10 Surefire Ways to Shift Your Career Into High Gear

Hi, everyone! I am so excited about Inside Freelance Design, and this opportunity to help you grow your new career.

The expansion that AWAI is working on for the design program will be an incredibly valuable tool for you as you build on the skills you've already learned in the course … and build toward being a successful professional designer. We have exciting times ahead!

With that bright future in mind, let's talk about getting clients. Here are some of the things I've done to create a $150,000 a year design business … and that you can do to create yours.

  • My most important self-marketing advice is this: Instead of looking for ways to get business, look for ways to help someone out. By changing your perspective, you change your whole business approach. You automatically start looking for opportunities instead of expecting them to come to you.
  • Always remember that you don't know who the other person knows. Very small projects have led to big projects for me, because a person I was helping recommended me to a friend.
  • Make “No job too big … or too small” your personal motto. In other words, don't say “no” to a job just because it might be worth only a couple of hundred dollars. Even today, I might do 2 or 3 magalogs a month, along with 5 or 6 small projects. For one thing, small jobs help you gain proficiency and confidence in your software. More important, those small jobs add up – and they lead to bigger ones. I've even offered to do jobs for free that wound up leading to more work – for pay – from the same client or someone they referred.
  • Be a good listener, on time, deadline-driven, ambitious, and flexible. You'll be surprised by how many jobs come to you because you're conscientious and easy to work with. And you'll be more surprised by the number of times it's because the company had to fire a difficult freelancer.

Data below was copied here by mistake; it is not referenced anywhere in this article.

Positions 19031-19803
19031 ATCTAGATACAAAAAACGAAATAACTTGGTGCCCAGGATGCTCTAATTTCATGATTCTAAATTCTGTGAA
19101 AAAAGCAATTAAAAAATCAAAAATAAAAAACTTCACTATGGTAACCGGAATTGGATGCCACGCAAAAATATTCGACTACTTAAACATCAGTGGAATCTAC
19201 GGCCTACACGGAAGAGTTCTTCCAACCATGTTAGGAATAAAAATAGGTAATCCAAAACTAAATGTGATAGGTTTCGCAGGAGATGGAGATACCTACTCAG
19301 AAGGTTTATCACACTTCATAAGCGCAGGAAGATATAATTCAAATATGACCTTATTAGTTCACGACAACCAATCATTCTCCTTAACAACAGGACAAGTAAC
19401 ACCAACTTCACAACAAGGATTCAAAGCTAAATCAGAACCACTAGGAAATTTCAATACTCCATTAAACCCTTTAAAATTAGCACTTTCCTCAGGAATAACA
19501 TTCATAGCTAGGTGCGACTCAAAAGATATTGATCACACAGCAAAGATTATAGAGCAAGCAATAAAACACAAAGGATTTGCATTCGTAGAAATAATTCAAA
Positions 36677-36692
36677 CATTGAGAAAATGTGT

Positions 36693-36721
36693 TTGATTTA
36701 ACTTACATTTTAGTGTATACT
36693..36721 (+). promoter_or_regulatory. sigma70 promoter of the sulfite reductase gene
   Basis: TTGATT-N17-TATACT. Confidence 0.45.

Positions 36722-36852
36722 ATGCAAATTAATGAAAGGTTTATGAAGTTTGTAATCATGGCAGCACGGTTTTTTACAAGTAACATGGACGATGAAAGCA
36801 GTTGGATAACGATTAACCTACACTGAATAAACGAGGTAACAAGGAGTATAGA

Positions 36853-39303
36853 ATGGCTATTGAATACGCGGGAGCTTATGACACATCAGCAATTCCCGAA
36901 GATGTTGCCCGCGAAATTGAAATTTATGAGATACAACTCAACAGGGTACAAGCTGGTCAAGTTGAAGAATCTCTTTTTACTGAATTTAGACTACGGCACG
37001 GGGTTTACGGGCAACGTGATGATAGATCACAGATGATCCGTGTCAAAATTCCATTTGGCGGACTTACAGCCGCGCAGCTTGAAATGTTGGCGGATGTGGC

• If you don't have samples, create some by reworking ads, brochures, and sales letters. Creative directors are more interested in seeing that you can generate ideas than in seeing real clips.
  • Start mining opportunities right in your hometown. Place your business card or brochure with local printers, direct-mail service companies, copywriters, and businesses you'd like to work with. And, of course, make sure the design of that brochure or business card is top-notch,
  • Join your local Chamber of Commerce and volunteer to do design work for their events and programs.
  • When you see ads for full-time designers, contact the companies and let them know you'd be happy to help them handle overflow on a freelance basis.
  • Prepare a short verbal advertisement about your career that you can use when people ask you what you do. And be enthusiastic when you deliver it. This recently helped me win a new client while I was standing in line at a store. As we were making small talk, a gentleman asked me where I worked. I told him what I do and how much I love it – and that led to a whole new opportunity.
  • Consider specializing in a specific area or two, such as magalogs, annual reports, logos, signage, product packaging, and so on. As with most professions today, specialists in design can earn more money in their areas of expertise. But don't get stuck in a rut. Be flexible and try new things when your clients ask- – and they will.

There really is a ton of work for you, because there's a huge demand for designers like you who can create designs that sell. Trust me … with the set of skills you're learning, you already have a big leg up on the majority of designers out there.

In no time, you'll have more work than you can handle if you keep your eyes open and look for opportunities to help others with your skills. The only way you won't get business is if you do nothing.

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The Professional Writers’ Alliance

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Published: June 30, 2005

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